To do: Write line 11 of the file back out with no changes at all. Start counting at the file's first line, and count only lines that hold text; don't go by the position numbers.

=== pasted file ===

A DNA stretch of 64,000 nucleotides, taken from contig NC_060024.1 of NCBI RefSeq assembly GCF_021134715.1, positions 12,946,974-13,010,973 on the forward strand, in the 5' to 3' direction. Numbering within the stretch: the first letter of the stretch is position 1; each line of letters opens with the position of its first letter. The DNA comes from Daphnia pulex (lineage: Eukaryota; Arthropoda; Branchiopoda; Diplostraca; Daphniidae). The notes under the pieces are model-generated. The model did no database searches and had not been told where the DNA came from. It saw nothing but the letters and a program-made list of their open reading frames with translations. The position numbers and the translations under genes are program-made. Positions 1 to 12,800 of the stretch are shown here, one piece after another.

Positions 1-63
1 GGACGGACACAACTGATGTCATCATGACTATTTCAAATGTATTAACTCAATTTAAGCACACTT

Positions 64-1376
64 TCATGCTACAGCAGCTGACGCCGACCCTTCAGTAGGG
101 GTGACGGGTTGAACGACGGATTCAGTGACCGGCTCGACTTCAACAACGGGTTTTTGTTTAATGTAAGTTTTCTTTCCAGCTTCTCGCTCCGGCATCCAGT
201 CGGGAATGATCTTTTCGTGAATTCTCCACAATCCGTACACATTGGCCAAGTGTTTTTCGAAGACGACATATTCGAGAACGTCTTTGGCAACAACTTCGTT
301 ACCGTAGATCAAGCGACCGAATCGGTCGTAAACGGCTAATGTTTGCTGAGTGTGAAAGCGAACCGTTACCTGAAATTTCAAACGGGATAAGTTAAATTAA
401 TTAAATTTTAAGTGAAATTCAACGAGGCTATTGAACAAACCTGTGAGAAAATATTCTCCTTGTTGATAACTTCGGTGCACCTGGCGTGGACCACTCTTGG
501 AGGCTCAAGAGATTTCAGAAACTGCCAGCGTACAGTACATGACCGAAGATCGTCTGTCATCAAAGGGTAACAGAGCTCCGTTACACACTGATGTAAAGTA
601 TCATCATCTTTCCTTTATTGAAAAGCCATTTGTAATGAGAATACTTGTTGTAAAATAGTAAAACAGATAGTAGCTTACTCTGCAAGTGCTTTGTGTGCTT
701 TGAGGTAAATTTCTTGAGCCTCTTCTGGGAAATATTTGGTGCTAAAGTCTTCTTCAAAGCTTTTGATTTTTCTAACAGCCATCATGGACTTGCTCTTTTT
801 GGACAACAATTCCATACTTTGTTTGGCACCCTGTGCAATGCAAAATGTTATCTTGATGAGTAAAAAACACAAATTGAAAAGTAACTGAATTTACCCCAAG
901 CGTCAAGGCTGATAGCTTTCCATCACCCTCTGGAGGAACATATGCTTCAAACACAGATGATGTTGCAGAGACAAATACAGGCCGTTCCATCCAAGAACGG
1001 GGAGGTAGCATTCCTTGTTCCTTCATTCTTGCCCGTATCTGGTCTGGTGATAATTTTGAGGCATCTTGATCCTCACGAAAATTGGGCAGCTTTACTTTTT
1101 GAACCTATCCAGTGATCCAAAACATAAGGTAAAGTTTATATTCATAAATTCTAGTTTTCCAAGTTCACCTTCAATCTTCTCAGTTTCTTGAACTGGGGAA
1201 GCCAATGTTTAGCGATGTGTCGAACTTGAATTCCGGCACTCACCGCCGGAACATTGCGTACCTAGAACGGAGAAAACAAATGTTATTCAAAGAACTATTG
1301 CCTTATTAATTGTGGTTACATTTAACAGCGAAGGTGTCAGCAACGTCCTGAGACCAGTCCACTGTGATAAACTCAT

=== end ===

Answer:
601 TCATCATCTTTCCTTTATTGAAAAGCCATTTGTAATGAGAATACTTGTTGTAAAATAGTAAAACAGATAGTAGCTTACTCTGCAAGTGCTTTGTGTGCTT